Vagaries of Lens Resolution across the Image Plane
The earlier comparison centered about the MTF characteristic of an HDTV lens and an SDTV lens – when measured at picture center. The nature of optics is that resolution is at a maximum at the center of the lens elements – but then falls off from center to corner of the image plane. The rate of falloff is greater at the higher spatial frequencies. One method of profiling the lens MTF across the image plane is to look at two concentric rectangles (each with four corners – thus providing an 8-point locus). The inner rectangle is called the inner and the outer rectangle is called the “corner”. Figure 6 below shows how the MTF varies from picture center out to the corners of those two rectangles.

Vagaries of Resolution when Zoom Control is Exercised
The actuation of a zoom control moves two groupings of elements within the lens relative to each other. While implementing the desired change of focal length this action is also perturbing to a degree many attributes of the lens – specifically, the resolution or MTF, and a variety of optical aberrations. There is no eliminating these undesirable changes – design optimization merely reduces them to a degree. The HDTV lens design goes to extraordinary lengths to control these variations over the entire bandwidth of the lens. The SDTV lens does the same – but only over its much narrower bandwidth. Beyond its 32 Lp/mm extremity the designers pragmatically decline to add the sophisticated design attributes required for the HDTV lens. As a consequence, if a ‘spot” measurement at that central 56 Lp/mm spatial frequency is taken then a comparison between the unruly MTF behavior of the SDTV lens over the focal range of the lens can me made with the far better controlled HDTV lens – see Figure 6.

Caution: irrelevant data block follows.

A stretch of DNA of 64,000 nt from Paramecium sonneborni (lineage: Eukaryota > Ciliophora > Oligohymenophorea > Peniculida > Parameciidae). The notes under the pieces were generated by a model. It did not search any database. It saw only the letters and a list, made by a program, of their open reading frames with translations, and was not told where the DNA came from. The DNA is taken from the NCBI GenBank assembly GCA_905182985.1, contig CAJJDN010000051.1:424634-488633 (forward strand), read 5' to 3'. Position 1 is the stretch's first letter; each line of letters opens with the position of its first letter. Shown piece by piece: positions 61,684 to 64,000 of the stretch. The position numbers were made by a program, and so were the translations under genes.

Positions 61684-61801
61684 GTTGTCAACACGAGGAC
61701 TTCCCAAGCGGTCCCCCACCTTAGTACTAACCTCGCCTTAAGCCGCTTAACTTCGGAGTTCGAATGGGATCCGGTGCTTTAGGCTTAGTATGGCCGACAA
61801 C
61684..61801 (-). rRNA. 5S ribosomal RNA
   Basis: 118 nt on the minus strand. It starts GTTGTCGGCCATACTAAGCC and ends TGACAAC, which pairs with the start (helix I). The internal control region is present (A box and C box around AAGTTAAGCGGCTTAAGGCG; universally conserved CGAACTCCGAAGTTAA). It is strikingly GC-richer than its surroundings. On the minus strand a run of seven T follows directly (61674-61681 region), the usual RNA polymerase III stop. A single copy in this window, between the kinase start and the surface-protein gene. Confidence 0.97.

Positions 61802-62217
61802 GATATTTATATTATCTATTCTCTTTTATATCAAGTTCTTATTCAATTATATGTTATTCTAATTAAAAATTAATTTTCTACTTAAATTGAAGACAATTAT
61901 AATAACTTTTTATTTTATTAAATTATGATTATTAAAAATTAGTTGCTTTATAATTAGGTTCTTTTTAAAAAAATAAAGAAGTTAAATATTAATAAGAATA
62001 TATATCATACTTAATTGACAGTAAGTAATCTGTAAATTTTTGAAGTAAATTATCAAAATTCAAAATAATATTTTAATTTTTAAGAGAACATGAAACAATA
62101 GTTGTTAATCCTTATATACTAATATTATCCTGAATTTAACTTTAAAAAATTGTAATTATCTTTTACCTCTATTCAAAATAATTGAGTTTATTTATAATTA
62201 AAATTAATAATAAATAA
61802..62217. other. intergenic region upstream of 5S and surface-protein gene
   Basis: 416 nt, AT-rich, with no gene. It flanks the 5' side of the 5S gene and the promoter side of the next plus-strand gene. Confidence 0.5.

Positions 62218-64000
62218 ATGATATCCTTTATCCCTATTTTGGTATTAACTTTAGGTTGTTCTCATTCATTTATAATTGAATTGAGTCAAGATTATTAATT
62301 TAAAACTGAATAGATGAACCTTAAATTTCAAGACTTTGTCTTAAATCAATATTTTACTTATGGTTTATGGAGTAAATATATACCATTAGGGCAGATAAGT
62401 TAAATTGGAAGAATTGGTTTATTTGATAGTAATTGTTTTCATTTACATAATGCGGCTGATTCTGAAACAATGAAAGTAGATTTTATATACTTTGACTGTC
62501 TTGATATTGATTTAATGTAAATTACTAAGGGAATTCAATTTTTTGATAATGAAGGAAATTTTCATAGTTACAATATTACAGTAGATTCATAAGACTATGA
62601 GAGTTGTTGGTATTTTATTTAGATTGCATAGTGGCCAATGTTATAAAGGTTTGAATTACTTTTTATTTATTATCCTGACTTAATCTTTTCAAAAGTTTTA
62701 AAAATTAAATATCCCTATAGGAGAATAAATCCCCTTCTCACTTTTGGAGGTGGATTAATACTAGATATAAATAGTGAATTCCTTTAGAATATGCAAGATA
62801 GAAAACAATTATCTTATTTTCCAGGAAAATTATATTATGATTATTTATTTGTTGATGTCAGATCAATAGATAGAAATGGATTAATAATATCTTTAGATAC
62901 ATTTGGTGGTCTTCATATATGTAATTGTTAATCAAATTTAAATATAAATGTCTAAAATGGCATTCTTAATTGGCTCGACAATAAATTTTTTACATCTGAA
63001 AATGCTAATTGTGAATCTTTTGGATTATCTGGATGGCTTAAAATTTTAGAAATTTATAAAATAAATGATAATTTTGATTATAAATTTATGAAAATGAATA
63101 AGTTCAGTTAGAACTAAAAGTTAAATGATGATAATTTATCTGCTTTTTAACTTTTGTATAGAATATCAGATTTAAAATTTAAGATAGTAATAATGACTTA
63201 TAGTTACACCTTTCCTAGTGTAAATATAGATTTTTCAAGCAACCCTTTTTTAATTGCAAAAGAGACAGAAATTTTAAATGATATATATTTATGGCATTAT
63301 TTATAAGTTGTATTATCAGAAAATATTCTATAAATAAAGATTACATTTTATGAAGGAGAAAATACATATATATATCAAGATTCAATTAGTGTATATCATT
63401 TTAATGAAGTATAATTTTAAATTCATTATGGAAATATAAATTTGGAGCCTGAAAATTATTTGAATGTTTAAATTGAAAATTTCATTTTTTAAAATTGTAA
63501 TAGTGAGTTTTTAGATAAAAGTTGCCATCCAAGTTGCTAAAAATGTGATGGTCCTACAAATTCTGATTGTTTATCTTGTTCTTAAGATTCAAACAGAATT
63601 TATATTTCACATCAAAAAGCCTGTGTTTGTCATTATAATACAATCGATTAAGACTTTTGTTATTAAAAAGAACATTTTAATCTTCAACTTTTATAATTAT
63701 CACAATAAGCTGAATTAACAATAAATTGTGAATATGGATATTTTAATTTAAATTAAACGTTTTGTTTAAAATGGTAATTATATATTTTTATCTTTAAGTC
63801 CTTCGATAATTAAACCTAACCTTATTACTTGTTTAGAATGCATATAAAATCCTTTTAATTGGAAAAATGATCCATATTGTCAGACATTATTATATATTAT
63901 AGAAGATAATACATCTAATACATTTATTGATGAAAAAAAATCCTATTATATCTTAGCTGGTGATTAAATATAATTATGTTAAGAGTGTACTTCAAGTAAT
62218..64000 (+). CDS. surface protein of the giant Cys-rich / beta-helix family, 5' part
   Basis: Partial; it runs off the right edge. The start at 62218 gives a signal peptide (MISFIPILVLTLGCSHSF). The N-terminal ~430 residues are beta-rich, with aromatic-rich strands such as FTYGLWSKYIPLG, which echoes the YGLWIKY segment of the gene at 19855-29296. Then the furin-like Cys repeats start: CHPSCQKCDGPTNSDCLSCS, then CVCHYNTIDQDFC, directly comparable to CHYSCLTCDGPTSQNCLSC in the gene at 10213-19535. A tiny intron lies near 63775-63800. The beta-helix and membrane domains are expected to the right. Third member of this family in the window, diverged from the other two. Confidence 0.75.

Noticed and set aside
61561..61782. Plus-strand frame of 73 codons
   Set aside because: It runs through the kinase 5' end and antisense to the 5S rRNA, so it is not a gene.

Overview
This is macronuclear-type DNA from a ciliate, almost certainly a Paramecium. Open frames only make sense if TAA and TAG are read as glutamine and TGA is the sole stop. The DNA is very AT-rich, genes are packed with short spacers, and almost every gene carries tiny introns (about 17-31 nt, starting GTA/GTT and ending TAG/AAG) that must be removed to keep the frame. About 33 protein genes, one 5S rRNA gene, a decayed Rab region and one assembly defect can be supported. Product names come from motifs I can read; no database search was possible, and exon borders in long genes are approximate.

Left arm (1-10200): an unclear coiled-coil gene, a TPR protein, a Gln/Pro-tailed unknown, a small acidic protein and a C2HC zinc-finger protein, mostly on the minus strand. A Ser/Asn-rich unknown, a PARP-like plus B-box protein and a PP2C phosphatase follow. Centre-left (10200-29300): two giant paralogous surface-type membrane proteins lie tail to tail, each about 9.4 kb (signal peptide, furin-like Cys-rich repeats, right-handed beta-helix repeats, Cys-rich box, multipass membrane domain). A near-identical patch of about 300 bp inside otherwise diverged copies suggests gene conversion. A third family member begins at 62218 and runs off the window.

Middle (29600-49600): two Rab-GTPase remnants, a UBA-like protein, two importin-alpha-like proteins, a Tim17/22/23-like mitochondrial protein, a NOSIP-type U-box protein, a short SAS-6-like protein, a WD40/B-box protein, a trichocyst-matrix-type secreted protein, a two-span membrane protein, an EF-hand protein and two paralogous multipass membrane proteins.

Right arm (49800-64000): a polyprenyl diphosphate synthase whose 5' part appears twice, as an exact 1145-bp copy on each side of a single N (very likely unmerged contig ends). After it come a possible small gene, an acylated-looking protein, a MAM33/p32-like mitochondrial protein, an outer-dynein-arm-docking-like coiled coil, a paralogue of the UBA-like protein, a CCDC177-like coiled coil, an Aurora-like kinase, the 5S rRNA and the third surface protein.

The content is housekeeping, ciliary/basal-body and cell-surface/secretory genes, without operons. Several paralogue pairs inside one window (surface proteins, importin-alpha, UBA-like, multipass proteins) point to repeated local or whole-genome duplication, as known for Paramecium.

Vagaries of Resolution when Focus Control is Exercised